Updated: Mar 22, 2018
Georgia makes a distinction between the biological father of a child and the legal father of a child. A legal father has legal rights such as custody or visitation. The biological father may or may not have legal rights depending upon whether he is also the legal father of the child.
The husband of the mother of a child born during a marriage is automatically the legal father of the child even if he is not the biological father. Both spouses have legal rights.
By contrast, a child born out of wedlock has one legal parent – the mother. She has all the parental power. She makes all the decisions including whether to permit visitation with the biological father. The biological father has almost no legal rights unless he legitimates the child. This is true even if he is paying child support pursuant to a court order.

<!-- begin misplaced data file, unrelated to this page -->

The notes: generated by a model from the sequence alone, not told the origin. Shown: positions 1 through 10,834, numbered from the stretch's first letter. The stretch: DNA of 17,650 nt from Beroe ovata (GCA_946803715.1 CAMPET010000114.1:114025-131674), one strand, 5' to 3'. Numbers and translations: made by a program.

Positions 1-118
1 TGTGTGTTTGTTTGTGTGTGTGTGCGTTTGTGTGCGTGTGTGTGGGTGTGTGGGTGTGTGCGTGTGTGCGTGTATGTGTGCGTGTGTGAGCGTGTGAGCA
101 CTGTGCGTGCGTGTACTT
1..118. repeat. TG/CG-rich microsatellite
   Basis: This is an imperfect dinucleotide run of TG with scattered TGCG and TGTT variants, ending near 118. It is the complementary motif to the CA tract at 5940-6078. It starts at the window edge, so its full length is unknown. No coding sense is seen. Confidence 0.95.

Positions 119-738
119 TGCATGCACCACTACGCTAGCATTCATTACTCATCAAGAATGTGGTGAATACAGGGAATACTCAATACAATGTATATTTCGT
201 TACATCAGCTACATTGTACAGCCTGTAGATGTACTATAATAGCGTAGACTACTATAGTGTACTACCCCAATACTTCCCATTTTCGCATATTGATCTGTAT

Legitimation is the process of becoming the legal father of a child. A child born out of wedlock whose parents get married and whose father recognizes the child as his becomes legitimate. Otherwise, the only way to legitimate a child in Georgia today is to obtain a court order of legitimation. Custody, visitation and child support are usually specified in the same order.
Between July 1, 2005 and July 1, 2016, parents could legitimate their child by signing an Acknowledgment of Legitimation. This was called administrative legitimation and was often done the hospital when the baby was born. Unfortunately, the unwed father still had to get a court order to specify his custody or visitation rights. This caused confusion and administrative legitimation was repealed.
If you are an unwed father who does not have a court order awarding you custody or visitation, you should seek legal counsel to determine your legal status and options. That is where I come in. I’m Nancy Burnett, Senior Attorney at Nancy Burnett Family Law. I have practiced law in New York, Tennessee and now, Georgia and have more than 25 years’ experience in the practice of law. I can help.